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Precious metals manager sees gold heading north Add to ...

Precious metals fund manager Chris Beer doesn't get too fussed about predicting the future price of gold. A former geologist and mining analyst, he is more concerned about getting the direction right. And right now, he sees the yellow metal continuing to head north. Gold recently peaked near $1,260 (U.S.) per ounce although it has peeled back a bit. "Gold has been up every year since 2001 in 10 currencies," says Mr. Beer of RBC Asset Management Inc. He also tries to target companies that can also increase their bottom line independent of the gold price through higher production or lower costs. Since 2003, he has run the $988-million RBC Global Precious Metals Fund, which gained 41.2 per cent for the year ended May 31, and has an annualized 26 per cent over five years.

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What is driving gold?

Recently, a lot of Europeans have been buying gold because they are not sure if the euro is going to survive, and it's the same globally. It could be people with U.S. dollars making the bet that they are next. With people worried about the euro, global deflation, global inflation, gold has typically been a safe haven. But more people are looking at gold as an investment asset class that is not anyone else's liability. You can't print it, and it is not a currency that people can abuse.

Is gold in a bubble?

No. At the moment, gold is half of one per cent of global financial assets [including stocks and bonds] It has been as high as 5 per cent in the late sixties. Prior to 1971, when U.S. president Richard Nixon took the dollar off the gold standard, gold was convertible into the U.S. dollar. If gold were to go to 7 per cent of financial assets, or if people were lining up outside of Scotiabank to buy bullion like in the late seventies, that would be more of a bubble.

So what is your outlook for the gold price?

The inflation-adjusted price of gold suggests that from its $850-an-ounce high in 1980, it would be about $2,400 gold today. That is why people are coming out with that kind of target price of where gold should be. If gold breaks decisively through $1,260 an ounce towards $1,280, then we are probably in a period where gold can continue to trend higher. I can't see why we couldn't get to an inflation-adjusted price of $2,000 per ounce. The fundamental factors affecting gold seem to be in place.

What do you think of the prospects for gold? Are you betting hard on flight to safety? Or is it the next bubble -- fool's gold, as it were?

What are those factors?

Deficit spending is resulting in the massive printing of currencies globally. Mine production last year was up for the first time in 20 years. It might be up a bit this year, but generally you are not getting any new mine production in gold. If people are printing currencies, gold is going up against all currencies because you are producing less gold than dollars, yen or euros.

So why has gold pulled back after hitting highs?

Near term, we are seeing a bit of a pullback in June and maybe July. Often seasonally, we do get a pullback. And there is profit taking. Gold has gone up too fast for people who say that it is going up only because the euro has been weak and people are rushing to safety. All I know is that from a medium to long-term perspective, there has been an up trend [from when gold bottomed just over $250 per ounce in 1999] and the factors impacting gold are still in place.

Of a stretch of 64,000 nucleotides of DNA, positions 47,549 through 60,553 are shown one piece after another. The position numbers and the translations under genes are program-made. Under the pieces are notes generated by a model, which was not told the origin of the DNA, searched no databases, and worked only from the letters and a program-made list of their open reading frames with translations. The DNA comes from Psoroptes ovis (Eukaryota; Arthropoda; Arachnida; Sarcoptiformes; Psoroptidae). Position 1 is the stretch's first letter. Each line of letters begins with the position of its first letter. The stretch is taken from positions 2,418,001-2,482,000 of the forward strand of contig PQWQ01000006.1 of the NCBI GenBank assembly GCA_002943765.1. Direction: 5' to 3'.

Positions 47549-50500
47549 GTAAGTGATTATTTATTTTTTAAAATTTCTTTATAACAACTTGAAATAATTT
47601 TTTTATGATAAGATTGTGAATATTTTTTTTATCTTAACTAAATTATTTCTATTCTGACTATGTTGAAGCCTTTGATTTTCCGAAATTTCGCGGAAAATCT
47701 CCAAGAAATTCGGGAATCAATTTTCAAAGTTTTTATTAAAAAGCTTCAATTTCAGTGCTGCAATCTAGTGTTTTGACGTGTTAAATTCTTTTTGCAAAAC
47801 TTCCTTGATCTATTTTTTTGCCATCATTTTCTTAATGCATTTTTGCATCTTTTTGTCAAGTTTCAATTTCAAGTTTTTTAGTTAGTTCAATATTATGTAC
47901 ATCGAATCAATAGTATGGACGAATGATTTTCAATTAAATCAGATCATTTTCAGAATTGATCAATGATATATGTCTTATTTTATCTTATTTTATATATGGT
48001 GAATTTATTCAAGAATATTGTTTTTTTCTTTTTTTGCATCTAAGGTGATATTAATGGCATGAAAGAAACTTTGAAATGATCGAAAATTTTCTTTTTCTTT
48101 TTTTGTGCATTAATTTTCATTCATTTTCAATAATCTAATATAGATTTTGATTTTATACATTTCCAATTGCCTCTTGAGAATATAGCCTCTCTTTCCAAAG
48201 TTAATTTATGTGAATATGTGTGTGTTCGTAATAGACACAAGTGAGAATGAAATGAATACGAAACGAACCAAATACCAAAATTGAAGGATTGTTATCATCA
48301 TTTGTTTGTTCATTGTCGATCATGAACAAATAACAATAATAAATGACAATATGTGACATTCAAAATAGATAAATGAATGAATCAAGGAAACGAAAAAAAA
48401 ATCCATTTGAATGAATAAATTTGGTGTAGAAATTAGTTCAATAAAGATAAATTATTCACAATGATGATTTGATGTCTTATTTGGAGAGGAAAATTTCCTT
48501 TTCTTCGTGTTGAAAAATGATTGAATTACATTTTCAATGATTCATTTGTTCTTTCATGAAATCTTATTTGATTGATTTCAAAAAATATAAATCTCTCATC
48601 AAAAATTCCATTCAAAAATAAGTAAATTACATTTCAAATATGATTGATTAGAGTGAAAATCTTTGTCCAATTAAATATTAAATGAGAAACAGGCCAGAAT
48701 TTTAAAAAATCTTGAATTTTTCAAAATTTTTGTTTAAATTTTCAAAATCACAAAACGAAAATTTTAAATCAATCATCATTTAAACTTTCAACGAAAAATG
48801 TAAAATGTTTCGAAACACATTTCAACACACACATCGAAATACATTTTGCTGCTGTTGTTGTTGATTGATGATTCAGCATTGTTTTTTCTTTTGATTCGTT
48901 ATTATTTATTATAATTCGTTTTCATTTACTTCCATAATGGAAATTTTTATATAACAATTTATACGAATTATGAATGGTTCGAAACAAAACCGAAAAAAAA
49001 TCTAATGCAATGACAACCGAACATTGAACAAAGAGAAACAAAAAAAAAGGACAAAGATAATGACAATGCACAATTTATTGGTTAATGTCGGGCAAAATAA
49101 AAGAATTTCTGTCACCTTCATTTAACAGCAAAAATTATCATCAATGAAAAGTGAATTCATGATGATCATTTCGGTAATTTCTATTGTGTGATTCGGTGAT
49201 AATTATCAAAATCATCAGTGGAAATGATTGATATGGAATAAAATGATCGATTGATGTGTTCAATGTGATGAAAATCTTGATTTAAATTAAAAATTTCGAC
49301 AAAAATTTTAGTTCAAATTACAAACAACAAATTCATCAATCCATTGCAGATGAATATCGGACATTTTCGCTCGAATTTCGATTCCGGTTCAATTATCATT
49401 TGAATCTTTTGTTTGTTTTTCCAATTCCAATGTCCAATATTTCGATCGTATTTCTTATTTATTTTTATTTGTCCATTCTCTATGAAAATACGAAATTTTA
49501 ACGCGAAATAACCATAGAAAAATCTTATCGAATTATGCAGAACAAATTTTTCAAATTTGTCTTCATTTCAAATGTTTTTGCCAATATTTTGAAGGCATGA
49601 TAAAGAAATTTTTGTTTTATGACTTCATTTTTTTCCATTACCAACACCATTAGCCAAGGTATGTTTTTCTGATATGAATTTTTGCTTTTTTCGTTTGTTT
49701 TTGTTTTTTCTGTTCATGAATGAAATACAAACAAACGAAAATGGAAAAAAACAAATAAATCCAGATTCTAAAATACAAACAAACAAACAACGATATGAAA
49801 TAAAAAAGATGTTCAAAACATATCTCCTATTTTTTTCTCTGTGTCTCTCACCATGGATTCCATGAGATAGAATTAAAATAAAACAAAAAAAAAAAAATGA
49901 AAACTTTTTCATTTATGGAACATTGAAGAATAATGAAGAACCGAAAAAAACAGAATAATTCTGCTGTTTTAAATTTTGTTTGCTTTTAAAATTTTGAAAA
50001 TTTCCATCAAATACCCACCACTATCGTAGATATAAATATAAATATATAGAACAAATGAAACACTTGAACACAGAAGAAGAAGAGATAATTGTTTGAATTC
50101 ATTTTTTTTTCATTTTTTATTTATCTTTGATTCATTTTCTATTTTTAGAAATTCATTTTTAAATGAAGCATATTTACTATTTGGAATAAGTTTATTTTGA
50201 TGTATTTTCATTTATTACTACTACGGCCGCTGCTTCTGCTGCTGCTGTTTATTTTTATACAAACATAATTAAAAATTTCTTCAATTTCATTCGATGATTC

Is it better to buy bullion or stocks?

We don't hold bullion because we are positive on the gold price. If gold goes up 25 per cent, historically stocks will go up 75 per cent. That relationship over the last couple of years has contracted from three times the gold price to, at present, probably 1.5 times. It has contracted because, while the gold price has gone up, the profit margin per ounce hasn't really increased [as costs rose.]But it does look like we are going to see continued margin expansion. In that environment, gold stocks will outperform bullion.

What advice would you give investors considering gold?

Gold is one way of diversifying your portfolio. Even in the financial crisis, gold bullion did better than the average stock market. Gold stocks didn't do well initially, but in the latter part of 2008 and early 2009, they were one of the first ones to increase. Goldcorp and Barrick almost doubled. In Canada, gold is about 12 per cent of the TSX. If you buy a Canadian equity fund that is market-weight gold, you are getting pretty good exposure to gold. If you are buying a global index fund you are not getting that much exposure - if any - to gold.

Chris Beer's Picks

Goldcorp Inc. : The low-cost gold producer, which has assets in "safe jurisdictions" such as Canada and Mexico, has a strong executive team, good balance sheet and robust growth profile, he says. "Goldcorp is growing from roughly 2.3 million ounces a year to more than 3.5 million over the next two years." The Mexican Penasquito mine will add to growth in 2010 and 2011, he said.

Randgold Resources Ltd. : The gold miner and explorer headed by chief executive officer Mark Bristow is "one of our favourite mid- to large-cap names," he said. "The company was one of the first to identify West Africa as a great place to explore and build gold mines." Randgold has two mines in Mali that generate free cash flow to fund two "outstanding projects in Senegal," he added.



Aura Minerals Inc. : The junior miner is run by Patrick Downey who headed Viceroy Exploration Ltd. before it was sold to Yamana Gold Inc. in 2006. Aura has "exciting exploration potential at its Aranzazu copper-gold project in Mexico," Mr. Beer said. Aura, which also bought Yamana's mines in Honduras and Brazil last year, trades attractively at less than five times cash flow, he said.

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